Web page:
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Subject: [OASIS Issue Tracker] (EMERGENCY-154) ETL: Insert new section for 3.4

    [ https://issues.oasis-open.org/browse/EMERGENCY-154?page=com.atlassian.jira.plugin.system.issuetabpanels:comment-tabpanel&focusedCommentId=79986#comment-79986 ] 

Rex Brooks commented on EMERGENCY-154:

Change: Section 3.4 committed to etl-v1.0-cn01-wd02

Minuted in SC Meeting Notes: Date-meeting-notes

> ETL: Insert new section for 3.4
> -------------------------------
>                 Key: EMERGENCY-154
>                 URL: https://issues.oasis-open.org/browse/EMERGENCY-154
>             Project: OASIS Emergency Management TC
>          Issue Type: Improvement
>          Components: EDXL-CAP 
>            Reporter: Jacob Westfall
>            Assignee: Rex Brooks
>            Priority: Major
>              Labels: ETL
> Insert the following content for a new section 3.4
> Â
> 3.4 Action Spectrum
> On occasion, alerting authorities use alerts to engage an audience to take action as a secondary event in response to some primary triggering event. The action requested by the alerting authority can range from monitoring for more information; evacuating the area; sheltering in place; or engaging in specific actions intended for the well-being of the individual or community. These secondary events may be simple recommendations or mandated orders to do something specific.
> Â
> Image 
> Â
> The COVID-19 pandemic re-acquainted world to âstay-at-home orderâ alerts. These alerts were becoming common during the pandemic and alerting authorities were becoming very prescriptive in their alert naming to get the message across. Rather than issuing hundreds of alerts, all referred to as âCOVID-19â alerts or âinfectious diseaseâ alerts, authorities altered the wording and named the alerts to such things as âstay-at-home orderâ and âfake vaccine warningâ. As an alert type, their names directed the audience to the secondary event cited.
> The corresponding event type could still easily be âinfectious diseaseâ, but a modified situation occurs where authorities are instead inspired to cite the secondary event as the event type, but that argument is a based on the mis-conception that the event type and alert type should be the same thing.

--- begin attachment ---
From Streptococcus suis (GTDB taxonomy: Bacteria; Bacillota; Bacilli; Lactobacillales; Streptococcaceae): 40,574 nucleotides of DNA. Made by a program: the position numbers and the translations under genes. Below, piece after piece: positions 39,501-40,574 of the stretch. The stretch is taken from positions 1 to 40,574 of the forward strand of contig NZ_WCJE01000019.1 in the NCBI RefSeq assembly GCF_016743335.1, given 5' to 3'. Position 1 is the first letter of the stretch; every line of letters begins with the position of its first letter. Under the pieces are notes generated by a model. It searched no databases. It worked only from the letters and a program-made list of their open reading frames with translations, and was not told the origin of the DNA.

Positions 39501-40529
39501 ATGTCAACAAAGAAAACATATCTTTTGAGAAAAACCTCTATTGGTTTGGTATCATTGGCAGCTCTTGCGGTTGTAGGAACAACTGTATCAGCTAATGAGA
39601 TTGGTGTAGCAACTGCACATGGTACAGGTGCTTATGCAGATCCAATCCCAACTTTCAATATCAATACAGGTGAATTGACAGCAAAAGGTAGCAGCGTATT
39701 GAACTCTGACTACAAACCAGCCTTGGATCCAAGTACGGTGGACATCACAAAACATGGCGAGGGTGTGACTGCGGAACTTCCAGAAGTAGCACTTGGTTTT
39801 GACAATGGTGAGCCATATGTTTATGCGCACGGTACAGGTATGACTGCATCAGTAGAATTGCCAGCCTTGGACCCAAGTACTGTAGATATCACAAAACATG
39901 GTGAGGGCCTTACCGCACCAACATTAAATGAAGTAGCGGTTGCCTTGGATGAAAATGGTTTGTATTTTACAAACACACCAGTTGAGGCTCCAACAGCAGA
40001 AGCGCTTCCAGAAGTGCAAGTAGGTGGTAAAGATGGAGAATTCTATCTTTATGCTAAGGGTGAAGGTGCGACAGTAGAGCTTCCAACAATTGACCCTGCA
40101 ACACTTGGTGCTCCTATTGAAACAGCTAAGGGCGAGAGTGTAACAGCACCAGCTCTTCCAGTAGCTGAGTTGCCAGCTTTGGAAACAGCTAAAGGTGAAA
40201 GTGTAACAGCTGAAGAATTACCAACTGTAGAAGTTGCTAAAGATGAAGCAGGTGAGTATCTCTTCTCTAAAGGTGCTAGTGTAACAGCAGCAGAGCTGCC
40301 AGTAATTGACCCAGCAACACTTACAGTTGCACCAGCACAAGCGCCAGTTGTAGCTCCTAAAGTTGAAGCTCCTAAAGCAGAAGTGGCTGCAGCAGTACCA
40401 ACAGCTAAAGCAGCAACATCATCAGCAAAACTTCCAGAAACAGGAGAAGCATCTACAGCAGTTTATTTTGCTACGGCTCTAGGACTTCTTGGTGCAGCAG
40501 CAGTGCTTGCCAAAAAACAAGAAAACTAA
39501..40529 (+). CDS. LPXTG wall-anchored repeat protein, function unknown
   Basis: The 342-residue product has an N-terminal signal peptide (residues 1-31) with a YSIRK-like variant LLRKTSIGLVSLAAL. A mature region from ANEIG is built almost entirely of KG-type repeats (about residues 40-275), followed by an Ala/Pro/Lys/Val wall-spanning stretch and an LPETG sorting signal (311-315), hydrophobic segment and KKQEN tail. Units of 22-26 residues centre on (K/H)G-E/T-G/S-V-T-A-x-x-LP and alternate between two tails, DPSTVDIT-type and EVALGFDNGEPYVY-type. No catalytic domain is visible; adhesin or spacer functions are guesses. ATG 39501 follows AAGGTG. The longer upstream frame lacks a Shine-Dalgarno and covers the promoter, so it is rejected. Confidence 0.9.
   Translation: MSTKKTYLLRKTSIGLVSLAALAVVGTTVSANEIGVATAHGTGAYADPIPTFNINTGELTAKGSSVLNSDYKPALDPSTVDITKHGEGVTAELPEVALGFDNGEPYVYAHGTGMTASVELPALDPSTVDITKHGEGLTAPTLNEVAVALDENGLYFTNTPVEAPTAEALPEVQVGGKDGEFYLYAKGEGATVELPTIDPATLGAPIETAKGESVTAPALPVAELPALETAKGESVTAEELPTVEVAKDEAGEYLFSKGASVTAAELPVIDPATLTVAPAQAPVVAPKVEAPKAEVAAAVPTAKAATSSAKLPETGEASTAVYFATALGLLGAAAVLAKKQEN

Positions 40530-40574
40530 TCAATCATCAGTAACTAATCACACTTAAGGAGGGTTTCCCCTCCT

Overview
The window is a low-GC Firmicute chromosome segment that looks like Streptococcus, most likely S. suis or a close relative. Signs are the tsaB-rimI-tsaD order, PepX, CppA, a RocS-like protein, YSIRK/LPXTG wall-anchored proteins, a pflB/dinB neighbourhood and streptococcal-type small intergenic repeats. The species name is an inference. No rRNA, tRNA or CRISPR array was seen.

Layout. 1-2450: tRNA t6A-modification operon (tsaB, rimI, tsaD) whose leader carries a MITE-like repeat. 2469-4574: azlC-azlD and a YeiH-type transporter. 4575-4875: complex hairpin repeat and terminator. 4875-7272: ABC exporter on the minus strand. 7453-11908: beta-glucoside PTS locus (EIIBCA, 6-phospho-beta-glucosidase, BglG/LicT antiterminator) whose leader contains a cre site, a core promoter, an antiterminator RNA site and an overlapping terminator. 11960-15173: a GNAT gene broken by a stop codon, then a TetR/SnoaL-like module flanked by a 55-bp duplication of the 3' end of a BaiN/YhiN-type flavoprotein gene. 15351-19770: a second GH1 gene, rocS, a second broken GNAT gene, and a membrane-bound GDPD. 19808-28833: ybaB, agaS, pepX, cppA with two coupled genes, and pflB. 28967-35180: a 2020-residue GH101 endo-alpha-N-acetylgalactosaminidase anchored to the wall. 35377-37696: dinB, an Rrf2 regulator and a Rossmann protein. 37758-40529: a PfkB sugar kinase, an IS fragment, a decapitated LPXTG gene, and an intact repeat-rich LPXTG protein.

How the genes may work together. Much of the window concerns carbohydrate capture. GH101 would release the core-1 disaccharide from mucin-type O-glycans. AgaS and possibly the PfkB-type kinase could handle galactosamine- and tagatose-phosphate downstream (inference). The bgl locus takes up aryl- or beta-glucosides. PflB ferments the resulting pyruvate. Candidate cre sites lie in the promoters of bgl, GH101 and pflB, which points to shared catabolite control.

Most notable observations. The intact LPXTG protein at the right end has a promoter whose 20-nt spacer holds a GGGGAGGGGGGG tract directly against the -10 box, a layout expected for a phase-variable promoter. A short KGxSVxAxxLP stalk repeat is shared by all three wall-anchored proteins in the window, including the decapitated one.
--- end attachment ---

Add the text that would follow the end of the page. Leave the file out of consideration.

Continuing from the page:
> Other action spectrum examples are âadvisoryâ, as with âtravel advisoryâ, âalertâ as with âAMBER alertâ, âordersâ as with âboil water orderâ and âevacuation orderâ, etcâ Even âwarningâ as with âweather warningâ is an example of this. In this latter example, the word âweatherâ is an adjunct to warning, meaning the event of interest is the warning itself and the audience engagement of the information they have just received, not the real or anticipated weather that triggered the alert.
> The term âAMBER Alertâ is an alert type created to heighten the awareness of the secondary response event that involves the participation of the audience. There is no actual secondary event unless some or all of the audience takes part. NOTE: AMBER is an acronym for âAmericaâs Missing: Broadcast Emergency Responseâ where the idea is to illicit a response by the audience. The word âalertâ is added to distinguish the acronym from the color amber if heard or seen in a message.
> The recommended approach in CAP for secondary action events is to keep the <eventCode> element tied to the triggering event for comparison purposes; use the <headline> element for the alert type referencing the secondary event; and use either option for the <event> element as preferred by the alerting authority. Using the examples above, the text snippet âstay-at-home orderâ or âAMBER Alertâ would appear as part of the <headline>, with the âinfectious diseaseâ code or âmissing personsâ code indicated in the <eventCode> element. As for the <event> element, either âstay-at-home orderâ and âAMBER Alertâ as references to the secondary event, or âinfectious diseaseâ and âmissing personâ as references to the triggering event.

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